Text: Santiago Molina
The Andean or spectacle bear is the only representative of the 8 species of the bears in the world that lives in South America. Is endemic to the tropical Andes, is the second biggest terrestrial mammal, and despite this, is one of the most elusive ones. In fact, few have been lucky enought to observe a wild Andean bear in its natural state.
In Ecuador, this specie is consideres endanger because its population has declined considerably in the last 30 years. It´s estimated that there are 20.000 bears in all South America, and around 2.000 individuals left in Ecuador. Those numbers were calculated time ago, a new and better analisis is necessary.
In the country, bears have been studied in the highlands or paramo, especially in the Eastern side of the Andes, like in the Cayambe-Coca National Park , Antisana Ecological Reserve, and in the Podocarpus National Park. Despite that in Ecuador, bears live on both sides of the Andean foothills and paramos, since 2008, when 9 bears, representing all life stages, were seen feeding on fruits of a wild avocado tree in the Maquipucuna Reserve, northwest of Quito. This feeding behaviour was very rare and was not recorded before in the country or the region.
That´s when, Santiago Molina, ecologist and associated researcher of the San Francisco University of Quito and the Zoological Foundation of Ecuador, began to study different things related to these bears. In 2010, He developed his master thesis on “Population dynamics and threats of the Andean Bear in the northwestof the metropolitan district of Quito”. During this study, the researcher recorded 24 bears and other wildlife, including puma, ocelot, red brocket deer, tayra, and other animals, all together living in the last remnants of cloud forests mix with a human dominated landscape.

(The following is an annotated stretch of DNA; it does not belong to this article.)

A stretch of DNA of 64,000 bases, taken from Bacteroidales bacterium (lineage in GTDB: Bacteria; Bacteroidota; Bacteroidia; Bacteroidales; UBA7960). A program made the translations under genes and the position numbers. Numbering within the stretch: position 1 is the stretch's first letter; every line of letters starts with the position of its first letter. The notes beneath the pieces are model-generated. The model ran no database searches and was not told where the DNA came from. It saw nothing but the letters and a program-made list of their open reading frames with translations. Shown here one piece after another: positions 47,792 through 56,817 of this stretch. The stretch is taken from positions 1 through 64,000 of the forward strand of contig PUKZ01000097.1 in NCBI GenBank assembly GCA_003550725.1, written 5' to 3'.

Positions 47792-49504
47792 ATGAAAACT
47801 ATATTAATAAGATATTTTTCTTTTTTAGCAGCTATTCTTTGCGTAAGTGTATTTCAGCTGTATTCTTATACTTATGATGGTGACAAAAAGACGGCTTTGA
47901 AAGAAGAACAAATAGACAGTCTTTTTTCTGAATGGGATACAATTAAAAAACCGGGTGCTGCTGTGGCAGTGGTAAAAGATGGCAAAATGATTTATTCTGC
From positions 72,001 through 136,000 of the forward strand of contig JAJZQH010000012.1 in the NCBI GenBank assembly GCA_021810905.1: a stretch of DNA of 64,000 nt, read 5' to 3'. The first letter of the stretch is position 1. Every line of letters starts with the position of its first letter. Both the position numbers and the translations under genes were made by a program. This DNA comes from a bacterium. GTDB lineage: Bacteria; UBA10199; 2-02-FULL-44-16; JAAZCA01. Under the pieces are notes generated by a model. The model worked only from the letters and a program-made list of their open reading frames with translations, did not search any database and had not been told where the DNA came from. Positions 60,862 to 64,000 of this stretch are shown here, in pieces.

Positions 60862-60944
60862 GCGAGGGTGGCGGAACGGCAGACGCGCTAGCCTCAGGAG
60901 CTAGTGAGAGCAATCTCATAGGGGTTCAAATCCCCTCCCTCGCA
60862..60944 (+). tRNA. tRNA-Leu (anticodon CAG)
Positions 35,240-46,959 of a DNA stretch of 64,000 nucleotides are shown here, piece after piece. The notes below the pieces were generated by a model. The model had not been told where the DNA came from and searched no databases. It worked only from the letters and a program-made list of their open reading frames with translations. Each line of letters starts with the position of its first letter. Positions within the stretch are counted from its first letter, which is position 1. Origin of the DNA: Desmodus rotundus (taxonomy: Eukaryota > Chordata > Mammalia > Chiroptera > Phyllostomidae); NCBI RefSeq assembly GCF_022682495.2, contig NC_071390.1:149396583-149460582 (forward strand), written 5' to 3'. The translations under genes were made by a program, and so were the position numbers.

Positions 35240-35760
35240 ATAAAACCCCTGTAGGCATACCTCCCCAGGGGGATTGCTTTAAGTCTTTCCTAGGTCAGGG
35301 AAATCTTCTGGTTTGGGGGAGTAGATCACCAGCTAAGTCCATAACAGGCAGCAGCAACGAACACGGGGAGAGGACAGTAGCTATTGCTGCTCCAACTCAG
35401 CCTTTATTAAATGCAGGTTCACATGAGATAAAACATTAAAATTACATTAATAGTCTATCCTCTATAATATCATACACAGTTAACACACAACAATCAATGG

The scientific information generated on the study was shared with the secretary of te environment of the Municipality of Quito, creating a deep interest on support research and conservation efforts to protect the bears. Since then, together with different academics institutions, private organizations, local governments´collaboration, different studies have been developed in the territorry in the last 7 years.
So far, more than 60 bears have been recorded through direct observations and camera traps, also five species of felines, three species of deer and other 15 species of medium size mammals. Research has been conducted to estimate size ans structure of the population, density, feeding and movement behaviour. genetics, Human-bear conflicts, etc. The studies have generated valueable scientific information that has served as a platform to declare the Andean Bear as emblematic mammal os the Metropolitan District of Quito, and the creation, through municipal resolution, of the ecological corridor for the Andean bear, covering an area of 65,000 hectares including territories of 5 rural parishes of the northwest of Quito.
In the same way, the studies had contributed sharing knowledge and resources to local communities. A team of local field technicians have been trained through years and hired developing special skills to perform the studies and collect information. The presence of bears is attracting local and international tourist benefiting the local economy.
However, we are experienced a moment of truth, now that local actors are concern about the protection of bears, it is necessary to create alternatives, so human activities related to agriculture abd ranching must be regulated specially in those areas were the activities converge with the habitat of bears and other mammals. This actions must be focus in reduce the loss of habitat and mitigate human bear conflicts. Bears are attracted to crops and cattle causing damages to peoples´economy. This conflicts in a lot of cases ends with the live of bears.
There is no doubt, that all the efforts from people that are behind the conservation of bears will try no matter what to try to developed a landscape were humans and wildlife leave in harmony benefiting each other.